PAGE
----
Its success begat Amazon's mindbogglingly expensive investment in its prequel to "The Lord of the Rings," "The Lord of the Rings: The Rings of Power," which, from a critical perspective, proved to be money well spent.
That series may be high fantasy and thematically everything "Andor" isn't, but it somewhat follows the "Star Wars" spinoff's successful approach of mining the personality-defining backstories of major characters most people only know from Peter Jackson's extravagant film trilogy.
Nevertheless, in making Galadriel and Elrond the protagonists of "The Rings of Power," its showrunners J.D. Payne and Patrick McKay access extensive stories Tolkien established in supplementary literature and along the margins.
Meanwhile, Gilroy and his writing staff, which includes such prestige drama veterans as "The Americans" producer Stephen Schiff and "House of Cards" showrunner Beau Willimon, solidly exploit the freedom to explore this mythology through previously unknown figures.
Similar attributes made "The Mandalorian" a phenomenon, at least at first. Still, Din Djarin is barely one step removed from the core Skywalker saga, confirmed by Luke's cameo at the end of the second season. His hunter wears a suit we recognize and is cultural kin to one of the most cherished characters in "Star Wars"; his ward, Grogu, a member of the same species as Yoda, makes him "Star Wars" royalty from the moment we caught our first glimpse at him.
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A lot of writing about "Andor" expresses wonder at how well the writers have maintained the unpredictability of his character given the fact that we know he's going to die. But we also know how Obi-Wan is struck down, and how Anakin Skywalker becomes Darth Vader, and none of that was perceived as getting in the way of people flocking to "Obi-Wan Kenobi."
"Andor" makes a strong case for abandoning the preciousness we carry for these deep space fairytales.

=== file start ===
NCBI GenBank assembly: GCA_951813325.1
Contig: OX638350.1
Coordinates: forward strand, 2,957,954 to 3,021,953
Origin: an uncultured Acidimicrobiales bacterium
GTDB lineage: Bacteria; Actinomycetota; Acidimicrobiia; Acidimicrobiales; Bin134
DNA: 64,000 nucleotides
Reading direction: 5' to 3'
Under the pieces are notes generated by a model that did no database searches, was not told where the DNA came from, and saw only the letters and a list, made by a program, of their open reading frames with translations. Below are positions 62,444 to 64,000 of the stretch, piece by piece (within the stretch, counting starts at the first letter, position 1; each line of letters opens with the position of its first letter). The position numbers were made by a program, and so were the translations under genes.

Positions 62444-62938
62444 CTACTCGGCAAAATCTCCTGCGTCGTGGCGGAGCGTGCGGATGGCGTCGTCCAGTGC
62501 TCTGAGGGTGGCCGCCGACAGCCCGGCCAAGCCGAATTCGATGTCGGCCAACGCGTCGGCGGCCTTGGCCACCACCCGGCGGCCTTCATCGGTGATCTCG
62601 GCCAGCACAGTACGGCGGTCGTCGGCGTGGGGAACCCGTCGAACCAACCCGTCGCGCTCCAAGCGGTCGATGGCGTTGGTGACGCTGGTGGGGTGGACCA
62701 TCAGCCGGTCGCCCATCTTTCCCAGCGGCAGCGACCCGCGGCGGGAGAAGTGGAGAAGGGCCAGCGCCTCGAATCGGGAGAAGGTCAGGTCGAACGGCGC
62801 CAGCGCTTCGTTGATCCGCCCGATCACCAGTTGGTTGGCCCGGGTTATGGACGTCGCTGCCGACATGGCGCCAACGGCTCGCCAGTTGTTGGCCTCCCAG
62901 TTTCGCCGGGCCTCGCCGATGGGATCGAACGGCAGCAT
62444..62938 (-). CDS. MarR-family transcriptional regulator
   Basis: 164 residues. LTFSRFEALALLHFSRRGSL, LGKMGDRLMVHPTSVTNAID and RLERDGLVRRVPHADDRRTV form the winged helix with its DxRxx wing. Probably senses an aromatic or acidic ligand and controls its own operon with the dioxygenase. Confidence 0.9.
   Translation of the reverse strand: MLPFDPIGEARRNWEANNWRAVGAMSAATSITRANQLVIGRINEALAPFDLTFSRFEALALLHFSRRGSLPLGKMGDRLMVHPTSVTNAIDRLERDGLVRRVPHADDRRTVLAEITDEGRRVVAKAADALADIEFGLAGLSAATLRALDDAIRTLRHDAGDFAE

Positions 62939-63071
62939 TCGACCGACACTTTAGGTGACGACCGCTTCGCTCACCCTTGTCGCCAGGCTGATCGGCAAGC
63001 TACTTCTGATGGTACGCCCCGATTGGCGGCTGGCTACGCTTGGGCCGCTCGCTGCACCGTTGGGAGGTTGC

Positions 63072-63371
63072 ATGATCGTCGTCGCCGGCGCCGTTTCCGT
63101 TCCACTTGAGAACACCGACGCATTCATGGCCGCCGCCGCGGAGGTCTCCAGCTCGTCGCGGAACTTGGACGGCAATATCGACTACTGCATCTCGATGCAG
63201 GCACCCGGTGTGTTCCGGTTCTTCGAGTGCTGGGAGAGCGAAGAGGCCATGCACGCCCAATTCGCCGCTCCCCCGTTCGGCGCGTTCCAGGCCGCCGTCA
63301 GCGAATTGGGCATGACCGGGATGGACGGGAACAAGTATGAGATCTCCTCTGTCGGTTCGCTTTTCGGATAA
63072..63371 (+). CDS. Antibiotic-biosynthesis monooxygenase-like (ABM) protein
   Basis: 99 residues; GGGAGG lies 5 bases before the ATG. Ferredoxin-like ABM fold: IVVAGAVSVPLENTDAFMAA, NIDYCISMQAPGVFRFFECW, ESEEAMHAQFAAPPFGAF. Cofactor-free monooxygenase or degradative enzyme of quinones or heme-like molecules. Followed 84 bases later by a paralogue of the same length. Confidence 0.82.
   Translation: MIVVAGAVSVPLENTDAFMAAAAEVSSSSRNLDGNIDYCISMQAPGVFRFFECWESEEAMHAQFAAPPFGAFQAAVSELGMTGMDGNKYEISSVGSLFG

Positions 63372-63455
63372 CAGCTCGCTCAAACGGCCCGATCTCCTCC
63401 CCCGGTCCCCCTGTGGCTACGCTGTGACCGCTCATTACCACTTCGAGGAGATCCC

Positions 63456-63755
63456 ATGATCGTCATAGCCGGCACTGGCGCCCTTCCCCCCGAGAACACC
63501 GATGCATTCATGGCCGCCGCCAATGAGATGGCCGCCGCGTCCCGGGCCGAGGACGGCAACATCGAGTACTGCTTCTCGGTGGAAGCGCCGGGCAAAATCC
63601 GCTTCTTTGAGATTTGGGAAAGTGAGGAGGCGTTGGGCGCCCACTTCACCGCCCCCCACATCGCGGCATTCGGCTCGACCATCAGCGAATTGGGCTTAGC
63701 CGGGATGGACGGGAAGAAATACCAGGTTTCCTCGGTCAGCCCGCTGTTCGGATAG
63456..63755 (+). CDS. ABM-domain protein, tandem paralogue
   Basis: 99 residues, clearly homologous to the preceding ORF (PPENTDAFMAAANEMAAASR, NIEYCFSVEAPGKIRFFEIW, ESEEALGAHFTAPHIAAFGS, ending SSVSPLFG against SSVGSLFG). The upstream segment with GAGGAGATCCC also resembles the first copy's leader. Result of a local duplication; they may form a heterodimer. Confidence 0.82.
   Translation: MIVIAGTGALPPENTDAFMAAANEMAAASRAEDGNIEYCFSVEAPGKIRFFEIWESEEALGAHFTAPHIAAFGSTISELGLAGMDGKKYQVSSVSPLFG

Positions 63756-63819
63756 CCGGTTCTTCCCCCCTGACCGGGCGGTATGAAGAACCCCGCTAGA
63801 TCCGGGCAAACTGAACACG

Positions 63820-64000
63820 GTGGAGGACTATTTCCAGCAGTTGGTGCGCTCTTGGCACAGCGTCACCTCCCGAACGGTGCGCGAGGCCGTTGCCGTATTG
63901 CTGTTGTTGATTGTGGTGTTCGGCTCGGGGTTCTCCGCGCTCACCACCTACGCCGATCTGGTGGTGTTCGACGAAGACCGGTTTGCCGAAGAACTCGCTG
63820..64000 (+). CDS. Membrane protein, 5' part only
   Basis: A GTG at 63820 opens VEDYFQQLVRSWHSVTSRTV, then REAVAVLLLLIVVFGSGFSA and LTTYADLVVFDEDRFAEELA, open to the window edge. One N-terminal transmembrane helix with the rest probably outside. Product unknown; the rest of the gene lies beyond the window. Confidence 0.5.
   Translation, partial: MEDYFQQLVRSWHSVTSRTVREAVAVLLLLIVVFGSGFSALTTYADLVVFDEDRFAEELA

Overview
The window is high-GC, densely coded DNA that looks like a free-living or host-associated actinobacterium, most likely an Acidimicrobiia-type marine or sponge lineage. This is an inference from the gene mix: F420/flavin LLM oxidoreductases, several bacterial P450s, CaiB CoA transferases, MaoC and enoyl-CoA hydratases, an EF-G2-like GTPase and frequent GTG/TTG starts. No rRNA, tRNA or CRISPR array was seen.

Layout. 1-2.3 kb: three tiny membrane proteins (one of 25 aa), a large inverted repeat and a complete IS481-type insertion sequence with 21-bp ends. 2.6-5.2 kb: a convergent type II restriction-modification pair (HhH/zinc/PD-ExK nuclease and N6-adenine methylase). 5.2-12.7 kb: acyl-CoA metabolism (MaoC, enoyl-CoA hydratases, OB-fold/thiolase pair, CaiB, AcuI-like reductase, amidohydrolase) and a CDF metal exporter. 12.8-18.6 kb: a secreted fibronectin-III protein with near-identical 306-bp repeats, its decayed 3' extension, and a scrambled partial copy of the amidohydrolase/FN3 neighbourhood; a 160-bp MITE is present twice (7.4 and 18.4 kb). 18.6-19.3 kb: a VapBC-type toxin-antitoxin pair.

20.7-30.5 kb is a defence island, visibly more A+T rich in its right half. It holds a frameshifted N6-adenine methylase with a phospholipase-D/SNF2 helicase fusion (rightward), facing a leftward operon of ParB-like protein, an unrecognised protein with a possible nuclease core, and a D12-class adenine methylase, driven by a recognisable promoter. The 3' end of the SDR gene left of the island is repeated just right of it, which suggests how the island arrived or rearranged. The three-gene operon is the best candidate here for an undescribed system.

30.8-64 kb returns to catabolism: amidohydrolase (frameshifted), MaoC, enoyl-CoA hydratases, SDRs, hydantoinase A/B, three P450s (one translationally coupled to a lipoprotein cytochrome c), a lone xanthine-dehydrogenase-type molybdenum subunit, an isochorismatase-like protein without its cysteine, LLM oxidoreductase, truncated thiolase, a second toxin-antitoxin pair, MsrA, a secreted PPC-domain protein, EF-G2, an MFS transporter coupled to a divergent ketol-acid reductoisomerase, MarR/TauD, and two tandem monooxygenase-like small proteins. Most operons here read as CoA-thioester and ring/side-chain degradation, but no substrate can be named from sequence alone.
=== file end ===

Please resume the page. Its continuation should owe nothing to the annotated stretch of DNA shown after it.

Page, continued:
But the lack of pre-existing ideas of who Cassian and the people around him were allows the audience to experience the mundane evil that eventually transforms him into an insurrectionist without consciously or unconsciously searching for connections to canon.
This is even true of the cameos from the movies and previous series, including Genevieve O'Reilly's Mon Mothma and Forest Whitaker's Saw Gerrera. The films introduce them by name. The show explores how they came to be in the rooms where everything happens.
Nostalgia remains as potent of an audience magnet as ever, and the fact that so many viewers stuck with "The Book of Boba Fett" to the end and defended "Obi-Wan Kenobi" through its narrative droops is a testament to that.
But "Andor" makes a strong case for abandoning the preciousness we carry for these deep space fairy tales, which Gilroy told The Hollywood Reporter that he instructed his writers, directors, and cast to do. Such reverence is the death of ingenuity and inventive gambles.
Letting it go produced a level of disquieting moral stakes this franchise hasn't experienced since "Rogue One," announcing to executives and producers that there's plenty to be mined in a well-loved fable's willingness to grow up. It doesn't matter that we know Cassian will eventually die to get the Death Star's plans to Princess Leia and the rebels. As long as "Andor" stays its course and its makers continue to ignore the tractor beam of lore that may tug at their hearts, our enthusiasm for it may never get old.
All episodes of "Andor" are streaming on Disney+.